Last week, literally dozens of people from coast to coast donned their helmets and threw a leg in honor of Bike to Work Day. I watched a few of our own locals participating in the alleged nationwide movement, sheepishly waving to their friends that drove by and honked, and digging deep to find the speck of pride that the day is supposed to provide.
For the majority of new participants -- excluding the shprocketwonk population (ie, anyone who knows what Swobo is) -- Bike to Work Day is not a liberating experience. It blows. It's humiliating. And the reason that it sucks and blows and is humiliating is that the vast majority of bike routes and bike friendly facilities in the United States are a woefully inadequate and barely usable piece of crap.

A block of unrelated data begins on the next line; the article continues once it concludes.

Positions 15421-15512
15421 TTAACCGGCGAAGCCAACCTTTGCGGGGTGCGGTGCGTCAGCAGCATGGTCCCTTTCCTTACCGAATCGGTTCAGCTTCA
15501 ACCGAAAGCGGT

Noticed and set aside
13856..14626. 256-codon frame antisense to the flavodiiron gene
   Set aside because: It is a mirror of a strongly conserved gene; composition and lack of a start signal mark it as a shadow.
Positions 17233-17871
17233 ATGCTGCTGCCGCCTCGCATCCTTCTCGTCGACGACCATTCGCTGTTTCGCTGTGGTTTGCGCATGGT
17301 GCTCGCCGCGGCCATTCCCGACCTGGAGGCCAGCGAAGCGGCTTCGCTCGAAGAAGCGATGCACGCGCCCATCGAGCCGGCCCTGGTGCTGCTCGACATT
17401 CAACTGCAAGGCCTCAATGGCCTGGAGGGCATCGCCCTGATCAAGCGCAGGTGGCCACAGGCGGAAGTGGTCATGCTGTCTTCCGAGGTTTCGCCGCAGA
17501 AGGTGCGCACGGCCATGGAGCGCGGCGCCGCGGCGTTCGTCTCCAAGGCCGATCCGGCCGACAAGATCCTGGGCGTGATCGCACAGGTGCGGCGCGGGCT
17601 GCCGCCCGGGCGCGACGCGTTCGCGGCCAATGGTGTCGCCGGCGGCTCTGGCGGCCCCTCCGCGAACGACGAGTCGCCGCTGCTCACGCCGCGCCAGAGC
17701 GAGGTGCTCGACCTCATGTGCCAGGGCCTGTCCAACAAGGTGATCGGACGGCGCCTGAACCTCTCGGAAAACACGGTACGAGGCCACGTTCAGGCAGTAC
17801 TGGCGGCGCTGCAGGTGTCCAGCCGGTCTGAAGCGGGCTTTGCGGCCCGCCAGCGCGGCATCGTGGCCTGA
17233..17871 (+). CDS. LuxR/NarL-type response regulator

On paper, Bike to Work Day is a no-brainer. We market the event, we draw new bicycle commuters into the population, global warming shall bow down before us, and we toast our energy independence with a hearty slap on the back.
The reality is much less kind. While the veteran bikearazzi enjoy the thrill of riding with traffic, new bike commuters are acutely aware of the true dangersof bike commuting. They feel exposed on non-existent shoulders, as they should. They recognize that drivers care little about knocking them into the ditch, as they should. And they quickly realize that their local government cares even less ... a sad state of affairs, particularly in our own "outdoor friendly" communities.
The largest tragedy of all is that when (and if) a first-time Bike to Work Day commuter makes it home, they've probably had a conversation with themselves about the wisdom of being used as a traffic slowing device by their local DOT ... "Was it really such a good idea? Maybe doing this bike thing once a year is plenty."